When to see a counselor or therapist?
Jake is a 40 year old, married and father of two who has been a member of the city police force for nearly 8 years. During that time, he has seen numerous motor vehicle accidents, domestic violence calls, fires and several situations that involved the loss of a life. Two of the latter situations involved the loss of a child.
Jake and his partner responded to a motor vehicle accident 3 weeks ago that involved a mother and child being hit by a drunk driver. The child looked close in age to his oldest. While Jake was trying to resuscitate the child, the mother was crying hysterically. He did everything he could do, but the child died. Jake felt compassion for the mother and family. He could not recall the details of the event like his partner and he felt “in a daze”. He could not get the sound of the mother’s crying and the image of the helpless and limp child out of his mind. He kept thinking that he should have done more to save the child’s life even though the paramedics confirmed that he did everything correctly.
Jake felt uneasy anytime they received a call to go to subsequent accidents. He began to notice having difficulty filling out reports, being easily distracted and irritable and had trouble falling asleep at night. His wife noticed his using alcohol at times when he would not normally be drinking and he had to call in sick one day due to a hangover which had never occurred in the past.
His supervisor noticed a change in Jake’s behavior: he seemed quiet and not at all like himself. Finally, his boss suggested he take some time off and suggested seeing the employee assistance counselor. Jake did not understand what was happening to him and wondered: “Am I loosing my mind?”
Jake was not losing his mind, but was showing the signs of an Acute Stress Disorder, a condition not uncommon to first responders who witness or are confronted with a situation where there is a loss of life, a serious injury or experience a threat to their own life. Symptoms that might suggest Acute Stress Disorder are:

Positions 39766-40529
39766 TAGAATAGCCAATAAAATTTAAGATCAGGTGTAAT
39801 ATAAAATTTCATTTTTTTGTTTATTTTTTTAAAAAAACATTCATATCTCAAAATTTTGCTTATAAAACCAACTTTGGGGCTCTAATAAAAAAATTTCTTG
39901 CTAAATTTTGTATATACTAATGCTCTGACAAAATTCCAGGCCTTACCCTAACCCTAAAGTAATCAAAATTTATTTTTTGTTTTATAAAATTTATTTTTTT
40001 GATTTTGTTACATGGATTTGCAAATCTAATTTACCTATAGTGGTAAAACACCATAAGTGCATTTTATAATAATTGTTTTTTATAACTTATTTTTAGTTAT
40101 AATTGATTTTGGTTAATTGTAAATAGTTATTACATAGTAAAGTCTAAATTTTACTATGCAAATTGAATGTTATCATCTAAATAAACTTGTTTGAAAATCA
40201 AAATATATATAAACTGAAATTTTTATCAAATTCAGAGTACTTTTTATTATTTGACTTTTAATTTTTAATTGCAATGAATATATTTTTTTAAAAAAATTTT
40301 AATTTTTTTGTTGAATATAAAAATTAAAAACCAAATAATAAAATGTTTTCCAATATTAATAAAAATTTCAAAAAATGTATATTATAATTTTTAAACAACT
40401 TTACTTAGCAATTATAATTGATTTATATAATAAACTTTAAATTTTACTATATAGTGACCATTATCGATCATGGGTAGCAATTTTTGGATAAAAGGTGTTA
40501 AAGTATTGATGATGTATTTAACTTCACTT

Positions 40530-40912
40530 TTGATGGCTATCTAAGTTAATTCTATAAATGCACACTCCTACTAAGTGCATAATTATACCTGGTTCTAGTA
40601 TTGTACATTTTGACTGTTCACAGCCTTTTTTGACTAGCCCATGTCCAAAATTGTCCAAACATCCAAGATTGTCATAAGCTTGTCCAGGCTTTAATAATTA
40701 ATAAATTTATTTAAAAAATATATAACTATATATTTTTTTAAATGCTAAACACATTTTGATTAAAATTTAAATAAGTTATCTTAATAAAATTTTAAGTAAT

- Feeling numb, detached or a loss of emotional responsiveness
- Feeling in a “daze”, not like oneself
- Unable to recall an important part of the traumatic event
- Having recurrent images, dreams or flashbacks of the event
- Avoiding anything that would remind one of the event
- Feeling restless, irritable, difficulty concentrating or problems sleeping
- Impairing functioning on the job or in relationships
- Disturbed feelings lasting anywhere from 2 days to a month following the event
Begin by asking yourself the following question: “In the past 1-2 weeks, have I experienced…”
- Little interest or pleasure in doing things myself
- Feeling down, depressed or hopeless
- Trouble falling or staying asleep
- Feeling tired or having no energy
- Poor appetite or overeating
- Feeling bad about myself
- Problems concentrating
- Feelings of irritability and have been easily set off
Depending on how many of these problems you are having and their severity you may be experiencing signs of depression.
Now, try answering this question: “In the last week have I been feeling…”
- Unable to relax
- Dizzy or lightheaded
- Shortness of breath or difficulty breathing
- Fearful of losing control
- Indigestion or discomfort in the abdomen
- Hot, face flushed
Again, depending on how many of these symptoms you have experienced and how bad they are, you may be experiencing signs of anxiety. A person may be experiencing signs of both depression and anxiety since they can occur at the same time.
Other common treatable conditions and their symptoms:
A panic attack is an intense fear coming on very suddenly and building up within 10 minutes. Symptoms of a panic attack include:
- Pounding heart
- Shortness of breath
- Chest pain or discomfort
- Fear of going crazy
- Feeling disconnected, numb and loss of interest in typical activities
- Trouble sleeping, easily set off (outbursts of anger) and on edge
- Feeling unrelenting guilt or shame after a particular event
- Struggling to avoid thinking about an event or places that remind you of what happened
Signs or symptoms can tell us something is wrong. Their frequency and severity can interfere with our family and work life. Your partner, a family member, friend, supervisor or co-worker may see the signs you don’t see and suggest you talk to your doctor or a mental health professional. Trust their perceptions and suggestions. These are all very treatable conditions and are all much more commonly experienced than you might think.Richard W. Rodgers, Ed.D., ABPP
“Emotional Survival for Law Enforcement” by Kevin Gilmartin
internet link: http://www.emotionalsurvival.com/author.htm